There are numerous examples in schools and in business of the interplay between demands and coping resources. Classroom teachers who have excellent skills for dealing with students might be "promoted" to administration, where a different skill set is required to succeed. Without further education, new administrators may begin to experience stress because their coping resources are inadequate for the nature of the new demands they encounter. Many business organizations recognize this principle when they promote people to supervisory positions. These people are immediately enrolled in training programs covering supervision skills and interorganization communication to provide them with the knowledge and skills necessary to be successful supervisors.

Physical and Emotional Stressors

The bulk of the literature on transactional approaches to stress control focuses on emotional stressors; however, the model is easily generalized to include physical situations. The key factor to remember is the adequacy of a person's resources for dealing with the demands encountered. For example, a person might have a heart attack while shovelling snow. Inevitably, this happens because the person is engaging in physical activity that exceeds his or her physical capability. People, who realize this, adjust their level of exertion to match their level of fitness.

I have a friend who illustrates this point. Seven years ago, he regularly shovelled snow from his driveway in about 15 minutes. At that time, he was running and lifting weights three times a week, cycling on the days when he wasn't ainning, and weighed 180 pounds. Today, he works out once every 2-3 months and weighs 210 pounds. If he tried to shovel the snow from his driveway in 15 minutes in his present condition, there is a substantial risk that he would overtax his system. The simple fact is that he has less personal coping ability for handling those types of demands. (Incidentally, his way of increasing his pool of coping resources was to hire the teenager next door to do the task for him.)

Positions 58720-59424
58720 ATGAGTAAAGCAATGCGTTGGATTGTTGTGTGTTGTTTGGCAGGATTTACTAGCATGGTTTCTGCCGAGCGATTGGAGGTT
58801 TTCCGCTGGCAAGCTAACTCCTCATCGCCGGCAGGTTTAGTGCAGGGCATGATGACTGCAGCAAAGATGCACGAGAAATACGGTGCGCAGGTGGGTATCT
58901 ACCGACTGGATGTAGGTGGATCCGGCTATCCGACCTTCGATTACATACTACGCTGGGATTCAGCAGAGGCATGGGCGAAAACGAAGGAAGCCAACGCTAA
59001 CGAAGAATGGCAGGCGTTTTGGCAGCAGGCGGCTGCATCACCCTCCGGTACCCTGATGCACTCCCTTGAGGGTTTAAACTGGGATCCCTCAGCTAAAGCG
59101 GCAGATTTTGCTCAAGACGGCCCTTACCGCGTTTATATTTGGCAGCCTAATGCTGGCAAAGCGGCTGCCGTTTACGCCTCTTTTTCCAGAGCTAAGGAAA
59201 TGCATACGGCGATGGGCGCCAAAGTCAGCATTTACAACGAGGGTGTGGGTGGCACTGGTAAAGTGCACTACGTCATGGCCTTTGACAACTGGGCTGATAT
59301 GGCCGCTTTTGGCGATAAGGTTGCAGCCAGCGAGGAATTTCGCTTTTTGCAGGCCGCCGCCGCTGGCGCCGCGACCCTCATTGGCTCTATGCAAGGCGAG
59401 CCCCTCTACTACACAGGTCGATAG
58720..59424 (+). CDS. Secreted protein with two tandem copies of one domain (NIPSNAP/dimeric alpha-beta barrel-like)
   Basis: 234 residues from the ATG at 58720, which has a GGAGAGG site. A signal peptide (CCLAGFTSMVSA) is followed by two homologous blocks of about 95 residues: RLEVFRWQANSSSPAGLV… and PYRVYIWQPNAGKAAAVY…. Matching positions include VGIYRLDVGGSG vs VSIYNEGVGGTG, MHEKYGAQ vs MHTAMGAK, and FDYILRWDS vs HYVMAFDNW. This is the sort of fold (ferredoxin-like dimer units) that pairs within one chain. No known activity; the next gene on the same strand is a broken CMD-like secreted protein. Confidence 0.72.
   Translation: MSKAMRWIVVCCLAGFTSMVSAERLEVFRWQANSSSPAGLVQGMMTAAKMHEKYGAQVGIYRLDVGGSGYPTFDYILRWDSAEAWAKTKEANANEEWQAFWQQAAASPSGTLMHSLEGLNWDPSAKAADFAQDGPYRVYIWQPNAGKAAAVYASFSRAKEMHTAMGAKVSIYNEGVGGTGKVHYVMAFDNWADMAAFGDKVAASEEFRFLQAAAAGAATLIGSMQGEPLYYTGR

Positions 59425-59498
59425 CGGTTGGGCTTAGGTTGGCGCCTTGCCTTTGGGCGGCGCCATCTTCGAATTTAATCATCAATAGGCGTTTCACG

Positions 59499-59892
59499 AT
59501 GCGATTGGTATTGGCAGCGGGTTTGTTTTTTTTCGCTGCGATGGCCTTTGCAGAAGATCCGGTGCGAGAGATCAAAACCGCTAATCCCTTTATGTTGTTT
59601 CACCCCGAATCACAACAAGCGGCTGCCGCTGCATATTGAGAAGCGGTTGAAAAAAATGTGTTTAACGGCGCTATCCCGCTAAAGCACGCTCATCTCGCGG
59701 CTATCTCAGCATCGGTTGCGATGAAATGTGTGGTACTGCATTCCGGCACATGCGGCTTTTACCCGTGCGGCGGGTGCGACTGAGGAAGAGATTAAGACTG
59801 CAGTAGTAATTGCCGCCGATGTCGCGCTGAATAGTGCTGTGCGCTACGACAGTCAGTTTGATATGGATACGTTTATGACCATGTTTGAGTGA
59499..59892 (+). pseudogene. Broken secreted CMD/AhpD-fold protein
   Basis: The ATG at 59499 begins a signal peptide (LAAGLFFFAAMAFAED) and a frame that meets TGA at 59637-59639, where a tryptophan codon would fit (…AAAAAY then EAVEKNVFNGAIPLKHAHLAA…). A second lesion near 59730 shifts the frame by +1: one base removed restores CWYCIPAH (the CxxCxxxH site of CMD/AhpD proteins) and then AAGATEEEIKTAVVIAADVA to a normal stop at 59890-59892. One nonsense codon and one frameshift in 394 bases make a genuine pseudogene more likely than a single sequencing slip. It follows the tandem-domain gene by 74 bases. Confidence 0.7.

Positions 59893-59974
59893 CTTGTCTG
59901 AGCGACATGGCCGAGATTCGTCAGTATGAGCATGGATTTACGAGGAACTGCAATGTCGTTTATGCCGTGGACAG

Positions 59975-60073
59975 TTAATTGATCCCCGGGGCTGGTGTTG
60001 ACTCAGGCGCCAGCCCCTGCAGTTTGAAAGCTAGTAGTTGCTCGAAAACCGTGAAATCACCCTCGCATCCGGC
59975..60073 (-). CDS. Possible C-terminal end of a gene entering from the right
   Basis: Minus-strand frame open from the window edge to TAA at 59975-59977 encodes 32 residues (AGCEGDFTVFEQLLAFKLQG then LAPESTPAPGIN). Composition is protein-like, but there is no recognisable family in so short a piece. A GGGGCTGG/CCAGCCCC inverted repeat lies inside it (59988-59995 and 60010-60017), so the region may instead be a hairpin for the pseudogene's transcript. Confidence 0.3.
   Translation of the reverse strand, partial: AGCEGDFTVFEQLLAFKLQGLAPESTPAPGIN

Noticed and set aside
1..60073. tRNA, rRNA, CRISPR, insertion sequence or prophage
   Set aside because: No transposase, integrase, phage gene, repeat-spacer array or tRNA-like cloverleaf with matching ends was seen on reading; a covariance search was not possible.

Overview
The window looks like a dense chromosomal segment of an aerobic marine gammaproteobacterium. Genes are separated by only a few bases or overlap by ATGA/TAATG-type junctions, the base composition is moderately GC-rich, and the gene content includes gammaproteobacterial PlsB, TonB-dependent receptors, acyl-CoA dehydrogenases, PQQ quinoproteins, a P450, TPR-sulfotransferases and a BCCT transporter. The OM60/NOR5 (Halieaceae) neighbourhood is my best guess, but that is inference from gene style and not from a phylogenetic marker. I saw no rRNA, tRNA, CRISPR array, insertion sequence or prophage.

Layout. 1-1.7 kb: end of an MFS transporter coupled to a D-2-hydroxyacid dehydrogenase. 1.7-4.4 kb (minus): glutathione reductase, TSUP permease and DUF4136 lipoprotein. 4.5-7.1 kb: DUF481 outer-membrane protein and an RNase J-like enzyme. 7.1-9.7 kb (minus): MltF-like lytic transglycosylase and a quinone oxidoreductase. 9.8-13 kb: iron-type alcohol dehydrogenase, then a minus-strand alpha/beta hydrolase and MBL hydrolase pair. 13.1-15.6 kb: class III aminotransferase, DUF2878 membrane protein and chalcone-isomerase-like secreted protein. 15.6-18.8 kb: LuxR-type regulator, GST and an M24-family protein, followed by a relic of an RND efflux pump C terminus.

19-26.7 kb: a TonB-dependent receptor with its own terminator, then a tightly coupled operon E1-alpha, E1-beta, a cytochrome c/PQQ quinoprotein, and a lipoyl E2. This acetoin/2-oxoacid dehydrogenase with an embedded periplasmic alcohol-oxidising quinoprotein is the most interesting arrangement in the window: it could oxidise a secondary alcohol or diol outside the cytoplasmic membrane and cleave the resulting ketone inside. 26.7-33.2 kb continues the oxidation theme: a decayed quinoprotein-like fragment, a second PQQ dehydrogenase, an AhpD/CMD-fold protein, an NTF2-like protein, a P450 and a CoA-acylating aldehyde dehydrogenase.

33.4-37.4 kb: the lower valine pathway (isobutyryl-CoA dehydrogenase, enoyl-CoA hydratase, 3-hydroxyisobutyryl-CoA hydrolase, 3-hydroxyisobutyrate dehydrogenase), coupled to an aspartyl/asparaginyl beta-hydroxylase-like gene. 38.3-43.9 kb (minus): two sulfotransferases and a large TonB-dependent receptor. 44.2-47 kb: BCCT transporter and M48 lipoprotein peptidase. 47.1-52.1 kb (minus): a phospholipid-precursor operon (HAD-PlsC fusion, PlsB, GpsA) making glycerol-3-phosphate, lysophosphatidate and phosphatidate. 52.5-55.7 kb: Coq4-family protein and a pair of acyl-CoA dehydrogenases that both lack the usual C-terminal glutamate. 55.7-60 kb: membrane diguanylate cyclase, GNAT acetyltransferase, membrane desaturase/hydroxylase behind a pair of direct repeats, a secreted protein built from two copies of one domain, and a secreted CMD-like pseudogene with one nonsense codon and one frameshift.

Cognitive appraisal plays a central role in the experience of emotional stress. It is not the physical, objective properties of the situation that are responsible for stress, but rather people's appraisal of the nature and intensity of the demands, their resources for dealing with the demands and the consequences likely to result in the situation. Obviously, cognitive appraisal plays a less central role in the experience of physical stress, such as that associated with shovelling snow. When people overexert themselves, perhaps to the point where they have a heart attack while shovelling snow, their appraisal of the situation is less central, compared to the fact that the physical demand substantially overtaxed their physical capability. However, even in these sorts of situations, appraisal errors may be a factor in that, if the person had more accurately assessed his physical capability and the enormity of the demand, he would have approached the task differently (for example, shovel more slowly, doing part of the task now and the rest later, getting some help) and not overtaxed their system.

When working with clients, be aware that transactions occur between people's personal system and the environment in which they operate. I have another friend who works in a photo lab and quite often has a headache when he finishes work. He refuses to wear a respirator, even though he spends most of the day working with toxic chemicals. From a stress-control perspective, his headaches result from the chemical smells overtaxing his body's natural capability for absorbing the smells. If he had less exposure to the chemicals (for example, by working in the lab for shorter hours or wearing a respirator), he likely would not end up with headaches. There is an interactive effect with his emotional system as well. When he has lots of hassles with customers, his headaches occur sooner in the day and are usually stronger. The emotional demands required for dealing with customer hassles reduce his ability to deal with the noxious smells. The reciprocal is undoubtedly true as well; the fact that his body is trying to deal with the noxious smells reduces his ability to deal effectively with customer hassles.

The important point in these examples is that people's environmental, physiological, cognitive, behavioural and emotional systems interact and draw on their coping resources to achieve a balanced system (homeostasis). Most people encounter demands that lie within their expertise, deal with the situation satisfactorily and continue. Sometimes they encounter a situation that overtaxes their coping resources, and they feel stressed. But the situation either goes away or they recruit additional resources to deal with it, and thus regain balance in their life. Simply put, people who test their limits or attempt innovative projects sometimes get themselves into situations that are beyond their depth. Most people experience this as part of "variety is the spice of life." The stress they experience is referred to as transitory stress, and it rarely has negative medical implications.